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US Leads the World in 7-Day Average of New Daily COVID Cases, Death Count

Over 1,500 Americans are dying daily from coronavirus, with 156,000 new cases being identified each day as well.

Healthcare workers tend to a patient with Covid-19 who is having difficulty breathing in a Covid holding pod at Providence St. Mary Medical Center in Apple Valley, California on January 11, 2021.

The United States leads the world in coronavirus deaths per day, as well as daily new cases. Because of these troubling trends, the European Union (EU) determined this week that it would formally remove the U.S. from its safe travel list.

Around 1,504 deaths from coronavirus are being reported daily in the country, according to a seven-day average calculated by the Reuters COVID-19 Global Tracker. The U.S. is also identifying more than 156,000 new cases on a daily basis.

The U.S. leads on both measures, the tracker notes, by wide margins. On deaths per day, Russia comes in second, reporting over 800 deaths daily, around half the number the United States is presently seeing. For new COVID cases, India is in second place, and is reporting just over 41,000 new cases on the average day.

The increases in coronavirus cases in the United States prompted the EU to remove the country from its safe travel list on Monday, and is recommending its member nations to create restrictions for U.S. travelers (Israel, Kosovo, Lebanon, Montenegro, and North Macedonia were also removed from EU’s safe travel list).

The recommendation reverses a previous decision that placed the U.S. on the safe travel list back in June. The recommendation is nonbinding, as the EU doesn’t have unified rules for tourism, but it highlights how the pandemic is significantly worse in the U.S. than in other parts of the world that have taken a proactive approach to controlling the spread of the virus.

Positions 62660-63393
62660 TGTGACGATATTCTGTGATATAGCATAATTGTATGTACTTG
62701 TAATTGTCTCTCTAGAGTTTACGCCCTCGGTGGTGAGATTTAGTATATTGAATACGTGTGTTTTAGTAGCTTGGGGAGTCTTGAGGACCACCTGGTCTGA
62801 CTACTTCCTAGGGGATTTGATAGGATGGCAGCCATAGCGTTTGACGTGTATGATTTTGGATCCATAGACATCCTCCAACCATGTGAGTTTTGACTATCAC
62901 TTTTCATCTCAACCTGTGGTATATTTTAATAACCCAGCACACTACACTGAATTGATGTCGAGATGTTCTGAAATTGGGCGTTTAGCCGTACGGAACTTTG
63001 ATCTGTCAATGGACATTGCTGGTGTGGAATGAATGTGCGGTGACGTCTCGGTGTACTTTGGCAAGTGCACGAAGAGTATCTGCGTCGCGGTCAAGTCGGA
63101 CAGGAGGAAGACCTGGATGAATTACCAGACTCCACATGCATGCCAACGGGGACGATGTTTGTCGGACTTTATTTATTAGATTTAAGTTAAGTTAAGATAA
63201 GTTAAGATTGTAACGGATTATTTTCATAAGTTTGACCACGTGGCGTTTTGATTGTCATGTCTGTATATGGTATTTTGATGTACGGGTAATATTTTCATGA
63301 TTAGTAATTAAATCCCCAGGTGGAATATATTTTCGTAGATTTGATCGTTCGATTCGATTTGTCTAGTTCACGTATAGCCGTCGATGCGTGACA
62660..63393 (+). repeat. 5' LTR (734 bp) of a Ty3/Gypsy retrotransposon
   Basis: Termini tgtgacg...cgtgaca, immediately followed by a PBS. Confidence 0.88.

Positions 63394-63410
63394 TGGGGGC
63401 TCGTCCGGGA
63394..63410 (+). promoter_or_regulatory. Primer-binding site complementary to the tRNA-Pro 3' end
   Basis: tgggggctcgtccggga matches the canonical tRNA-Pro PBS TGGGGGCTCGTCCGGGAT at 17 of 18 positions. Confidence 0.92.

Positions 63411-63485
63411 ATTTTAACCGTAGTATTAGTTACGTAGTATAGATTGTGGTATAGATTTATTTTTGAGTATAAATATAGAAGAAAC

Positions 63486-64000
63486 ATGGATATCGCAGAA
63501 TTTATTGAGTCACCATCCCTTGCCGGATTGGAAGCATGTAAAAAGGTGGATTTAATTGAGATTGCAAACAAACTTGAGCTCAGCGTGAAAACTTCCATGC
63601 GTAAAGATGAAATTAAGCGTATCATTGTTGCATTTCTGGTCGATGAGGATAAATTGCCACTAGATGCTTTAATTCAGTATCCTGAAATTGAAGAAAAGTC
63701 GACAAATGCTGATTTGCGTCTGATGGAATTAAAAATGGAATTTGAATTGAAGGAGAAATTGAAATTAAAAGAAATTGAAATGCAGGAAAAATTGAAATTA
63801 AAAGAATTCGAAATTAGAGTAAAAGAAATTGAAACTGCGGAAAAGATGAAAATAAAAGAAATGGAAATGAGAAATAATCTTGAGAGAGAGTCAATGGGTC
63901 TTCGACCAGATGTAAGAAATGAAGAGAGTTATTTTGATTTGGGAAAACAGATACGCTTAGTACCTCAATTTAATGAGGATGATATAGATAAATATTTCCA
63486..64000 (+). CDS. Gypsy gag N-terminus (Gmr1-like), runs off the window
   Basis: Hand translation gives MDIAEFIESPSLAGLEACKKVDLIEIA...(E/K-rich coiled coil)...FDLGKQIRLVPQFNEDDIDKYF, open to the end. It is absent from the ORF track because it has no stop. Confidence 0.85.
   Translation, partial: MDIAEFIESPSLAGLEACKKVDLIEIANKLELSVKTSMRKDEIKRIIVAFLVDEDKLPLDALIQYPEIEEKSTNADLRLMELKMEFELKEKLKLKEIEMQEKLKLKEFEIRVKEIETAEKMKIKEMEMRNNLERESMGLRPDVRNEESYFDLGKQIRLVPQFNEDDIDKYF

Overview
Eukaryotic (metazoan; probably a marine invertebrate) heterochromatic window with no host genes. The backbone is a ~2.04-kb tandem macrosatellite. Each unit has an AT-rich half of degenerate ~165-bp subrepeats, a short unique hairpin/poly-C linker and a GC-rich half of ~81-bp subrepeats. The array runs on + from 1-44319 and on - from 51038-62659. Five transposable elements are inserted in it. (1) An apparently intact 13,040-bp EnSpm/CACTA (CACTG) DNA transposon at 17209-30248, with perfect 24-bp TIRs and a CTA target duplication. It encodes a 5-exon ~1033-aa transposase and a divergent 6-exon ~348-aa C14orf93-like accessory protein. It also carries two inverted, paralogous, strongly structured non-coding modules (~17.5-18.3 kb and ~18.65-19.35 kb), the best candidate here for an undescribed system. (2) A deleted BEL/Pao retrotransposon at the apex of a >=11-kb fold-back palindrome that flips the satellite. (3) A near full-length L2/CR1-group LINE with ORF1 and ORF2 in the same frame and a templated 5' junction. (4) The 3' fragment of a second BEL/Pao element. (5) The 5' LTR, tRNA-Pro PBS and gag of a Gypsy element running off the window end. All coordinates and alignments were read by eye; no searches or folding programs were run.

Much of the high COVID numbers in the U.S. may be attributable to the fact that the country has a low vaccination rate (52 percent) when compared to other nations. The U.S. ranks 38th in the number of doses administered per capita, and is 36th in terms of how many of the country’s residents are fully vaccinated.

The spike in higher hospitalizations and cases is likely driven by many in the U.S. who refuse to get vaccinated, as well as the more contagious Delta variant of the virus becoming the dominant strain. Those who are unvaccinated are 29 times more likely to need hospitalization versus those who are fully vaccinated, and there’s new evidence to suggest that, while those who are vaccinated can still contract coronavirus, they’re less likely to spread it or have it for as long as those who didn’t get the vaccine.

Results from a recent Economist/YouGov poll suggest that there will remain a higher-than-desired number of Americans who will not get the vaccine, with 18 percent saying they are currently not interested in getting the vaccine and 9 percent saying they’re still unsure about getting it. And while 72 percent say they’ve either been vaccinated, received at least one shot or plan to get vaccinated soon, some health experts say that that number is on the very low end of what’s needed to reduce the spread of coronavirus, with other advocates stating that a higher vaccination rate, closer to 80-90 percent, is probably necessary.

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